Carroll County High School held its first-ever Golden Cavalier Celebration and Banquet on May 22. The event included the nine students with the highest grade point average, their parents, and the teachers that each student named as having the most influence on their lives.
In his opening remarks, Carroll County Schools Superintendent Dr. Strader Blankenship said education took “Study, research, time and parental support.”
“I know that the most important teacher a student has is the parents, and that’s the way it should be. Being a superintendent is a piece of cake compared to being a parent. The hardest job I’ve ever had is being a parent.”
However, Blankenship said he also wanted to give credit to the teachers who have made a difference.
When he informed each teacher that he or she had been chosen as being influential in a student’s life, Blankenship said, “They were visibly shaken. The reason the honor is so special is because it is a student who choose them.”
“We have superstar teachers in all our buildings, and when a student comes by and says thanks, that’s what drives teachers to teach.”
Each of the nine students were then presented an award by Carroll County School Board Chairman Brian Spencer and given a few minutes to introduce the teacher they had chosen and why they chose them.
Megan Alderman, daughter of Ms. Lynn Alderman, received her award first, then introduced chemistry teacher Fred Mitchell as the teacher that most influenced her.
“His class was fun and interesting, and one of the hardest classes I took. Yes, you heard that correctly, chemistry and pleasure in the same sentence,” said Alderman, who will major in chemistry at Virginia Tech. “CCHS is very lucky to have a dedicated instructor like Mr. Mitchell.”
Jared Boyd, the son of Mr. and Mrs. Stacy Boyd, will major in biochemistry in the field of agriculture at Virginia Tech. He chose Randy Webb.
“He pushed me more than any other teacher. It was an honor to be his student,” said Boyd. “He was my FFA advisor, but is a great advisor both in the classroom and out.”
Kelsey Brown, the daughter of Mr. and Mrs. Alan Caudell, said when she first entered Shannon Dalton’s yearbook class, she said, “Get me out of here, I’m a math kid.”
However, Brown said she soon changed her mind.
“She pushes you like a parent to do better and better, and she leads you in the right direction,” said Brown.
Lindsay Brumfield, the daughter of Mr. And Mrs. Charles Brumfield, Jr., named retired elementary school teacher Judy Dye as her most influential teacher.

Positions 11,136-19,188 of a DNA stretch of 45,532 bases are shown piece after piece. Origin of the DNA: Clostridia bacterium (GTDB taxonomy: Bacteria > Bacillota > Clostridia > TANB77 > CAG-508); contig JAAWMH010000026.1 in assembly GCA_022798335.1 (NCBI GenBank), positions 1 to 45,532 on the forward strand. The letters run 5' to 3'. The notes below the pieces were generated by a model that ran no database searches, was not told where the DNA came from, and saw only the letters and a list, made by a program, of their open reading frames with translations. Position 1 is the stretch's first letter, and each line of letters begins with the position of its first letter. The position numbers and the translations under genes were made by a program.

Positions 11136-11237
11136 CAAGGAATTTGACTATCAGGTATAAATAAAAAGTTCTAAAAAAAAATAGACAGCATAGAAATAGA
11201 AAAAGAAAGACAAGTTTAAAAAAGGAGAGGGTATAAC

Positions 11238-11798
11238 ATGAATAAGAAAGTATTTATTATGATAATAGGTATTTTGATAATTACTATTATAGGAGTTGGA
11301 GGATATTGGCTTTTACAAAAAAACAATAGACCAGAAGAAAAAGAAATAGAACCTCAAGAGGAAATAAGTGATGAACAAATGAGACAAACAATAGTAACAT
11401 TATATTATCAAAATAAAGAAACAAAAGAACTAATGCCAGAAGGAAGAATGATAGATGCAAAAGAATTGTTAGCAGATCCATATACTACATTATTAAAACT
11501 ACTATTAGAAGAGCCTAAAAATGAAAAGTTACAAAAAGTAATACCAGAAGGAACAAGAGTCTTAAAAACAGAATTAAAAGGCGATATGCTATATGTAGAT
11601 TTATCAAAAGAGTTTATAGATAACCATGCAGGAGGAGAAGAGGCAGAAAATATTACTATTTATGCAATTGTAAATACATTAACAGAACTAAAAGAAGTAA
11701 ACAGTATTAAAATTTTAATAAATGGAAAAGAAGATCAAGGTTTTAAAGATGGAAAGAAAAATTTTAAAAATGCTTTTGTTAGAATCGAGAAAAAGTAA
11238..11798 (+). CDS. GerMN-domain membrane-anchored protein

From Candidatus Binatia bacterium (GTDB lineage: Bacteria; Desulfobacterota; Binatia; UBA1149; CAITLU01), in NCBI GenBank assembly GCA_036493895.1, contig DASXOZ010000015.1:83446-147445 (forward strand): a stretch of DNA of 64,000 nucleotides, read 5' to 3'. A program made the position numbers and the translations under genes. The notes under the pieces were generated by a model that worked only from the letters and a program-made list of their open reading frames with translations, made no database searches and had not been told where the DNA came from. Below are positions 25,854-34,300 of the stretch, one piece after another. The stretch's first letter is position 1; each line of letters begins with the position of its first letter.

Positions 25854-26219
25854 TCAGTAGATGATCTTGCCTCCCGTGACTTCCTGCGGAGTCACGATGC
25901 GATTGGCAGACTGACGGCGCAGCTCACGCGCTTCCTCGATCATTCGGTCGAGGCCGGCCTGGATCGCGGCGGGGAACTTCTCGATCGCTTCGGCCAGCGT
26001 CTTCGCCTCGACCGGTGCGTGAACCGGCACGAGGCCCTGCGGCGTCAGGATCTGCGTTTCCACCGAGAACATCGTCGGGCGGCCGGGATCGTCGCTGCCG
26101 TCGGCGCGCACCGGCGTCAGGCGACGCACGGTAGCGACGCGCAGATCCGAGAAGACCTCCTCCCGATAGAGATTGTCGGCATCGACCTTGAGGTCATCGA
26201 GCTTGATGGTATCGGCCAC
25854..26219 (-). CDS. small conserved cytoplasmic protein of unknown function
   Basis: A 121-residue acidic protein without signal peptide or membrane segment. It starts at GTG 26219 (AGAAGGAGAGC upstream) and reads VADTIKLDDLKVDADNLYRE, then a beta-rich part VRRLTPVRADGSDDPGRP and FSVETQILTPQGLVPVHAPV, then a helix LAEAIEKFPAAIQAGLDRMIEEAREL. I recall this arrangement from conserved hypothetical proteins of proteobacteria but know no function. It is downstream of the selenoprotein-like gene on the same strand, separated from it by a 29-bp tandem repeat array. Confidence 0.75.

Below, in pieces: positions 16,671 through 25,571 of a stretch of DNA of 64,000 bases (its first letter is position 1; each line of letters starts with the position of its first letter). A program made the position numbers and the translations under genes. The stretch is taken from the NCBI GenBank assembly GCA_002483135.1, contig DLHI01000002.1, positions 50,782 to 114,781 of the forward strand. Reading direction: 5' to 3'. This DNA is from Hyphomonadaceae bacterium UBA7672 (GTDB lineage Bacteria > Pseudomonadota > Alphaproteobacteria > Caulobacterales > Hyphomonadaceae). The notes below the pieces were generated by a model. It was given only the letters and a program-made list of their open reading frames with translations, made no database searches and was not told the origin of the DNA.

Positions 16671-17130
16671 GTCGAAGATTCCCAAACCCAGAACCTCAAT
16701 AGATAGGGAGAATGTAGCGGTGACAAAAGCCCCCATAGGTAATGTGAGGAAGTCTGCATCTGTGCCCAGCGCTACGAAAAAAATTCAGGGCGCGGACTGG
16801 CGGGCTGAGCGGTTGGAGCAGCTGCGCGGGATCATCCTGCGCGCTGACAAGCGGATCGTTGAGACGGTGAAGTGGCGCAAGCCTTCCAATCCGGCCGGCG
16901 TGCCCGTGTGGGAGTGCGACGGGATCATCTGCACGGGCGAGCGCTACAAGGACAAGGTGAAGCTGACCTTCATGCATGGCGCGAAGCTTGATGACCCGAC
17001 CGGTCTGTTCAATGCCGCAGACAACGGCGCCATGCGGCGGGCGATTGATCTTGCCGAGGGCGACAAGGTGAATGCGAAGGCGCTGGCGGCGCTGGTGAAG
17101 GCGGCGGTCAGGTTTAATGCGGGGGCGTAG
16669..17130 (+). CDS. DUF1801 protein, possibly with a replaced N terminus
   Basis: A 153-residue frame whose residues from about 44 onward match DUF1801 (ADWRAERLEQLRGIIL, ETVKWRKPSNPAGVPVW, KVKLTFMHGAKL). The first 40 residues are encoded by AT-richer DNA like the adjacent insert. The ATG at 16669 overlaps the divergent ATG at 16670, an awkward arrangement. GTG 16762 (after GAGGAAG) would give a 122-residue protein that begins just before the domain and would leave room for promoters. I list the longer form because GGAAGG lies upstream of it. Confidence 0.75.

“Mrs. Dye taught me at the most vital time in my educational career,” said Brumfield, who labeled herself a “demon child” as a kindergartener. “Her attitude changed my own attitude about school. The most important thing I learned in the first grade was that I can do anything I want to do.”
Brumfield, who plans a career in medicine, related a story concerning Dye’s naming of a student of the month. Brumfield said she desperately wanted to be student of the month and when she received the designated sticker she was thrilled.
“It wasn’t just the sticker, it was the acceptance of Mrs. Dye I wanted,” said Brumfield. “Mrs. Dye is the reason I am here today. I owe her a lifetime of thanks.”
Katlyn Gallimore, daughter of Mr. and Mrs. Randal Gallimore, named Amy Hash, who was her third-grade teacher.
“She pushed me and encouraged me to do great things. She was always fair and honest with every child she taught,” said Gallimore, who plans to study nursing at Wytheville Community College.
Erika Goad, daughter of Mr. and Mrs. James Goad, tabbed Carroll County High School English teacher Donna Ogle as her most influential teacher.
“Mrs. Ogle was the first teacher who gave books and writing a different meaning to me. She taught me what you can learn from books,” said Goad. “Her class was one of the best classes I’ve ever taken and she is one of the best teachers. (Mrs. Ogle) thanks for teaching me English and so much more.”
Kellie Worrell was chosen by Samantha Hill, daughter of Mr. and Mrs. Christopher Hill.
“She made learning math fun, and she always worked closely with students,” said Hill, who will attend Virginia Tech. “Our relationship did not stop when I left St. Paul Elementary School. I know if ever need help or advice, I know she will be there.”
Kenley Meredith, son of Mr. and Mrs. Keith Meredith, named John Carpenter as his most influential teacher.
“Mr. Carpenter always stressed life experiences, as well as education. I want to thank him for the way he molded my ability in my middle school and high school career.”
Ethan Webb, son of Mr. and Mrs. Kendall Webb, chose Vance Leggett as the teacher who had the most impact on him. Webb said, “Up to the tenth grade I hadn’t been challenged, but when I came to the high school that changed.”
Webb took Leggett’s building trades thinking it would be an “easy” first period class. However, he said he learned much more in the class than he ever expected.
“I’m not pursuing a career in building trades, but you learn a lot more than that in Mr. Leggett’s class. He showed me how to act and treat other people.”
Following the presentations, Spencer said, “This is an emotional night and it means a lot to me to serve on the board of a system that would put something like this together.”
Blankenship then closed the program, issuing a plea to CCHS’ brightest students to not forget their roots.
“I look forward to Saturday when I hand you your diplomas. I also look forward to see where you’re going, but consider coming back to Carroll County. We need you here. You can take us where we need to be,” he said.
Michael Howlett can be contacted at 276-728-7311 or Twitter@MikeEHowlett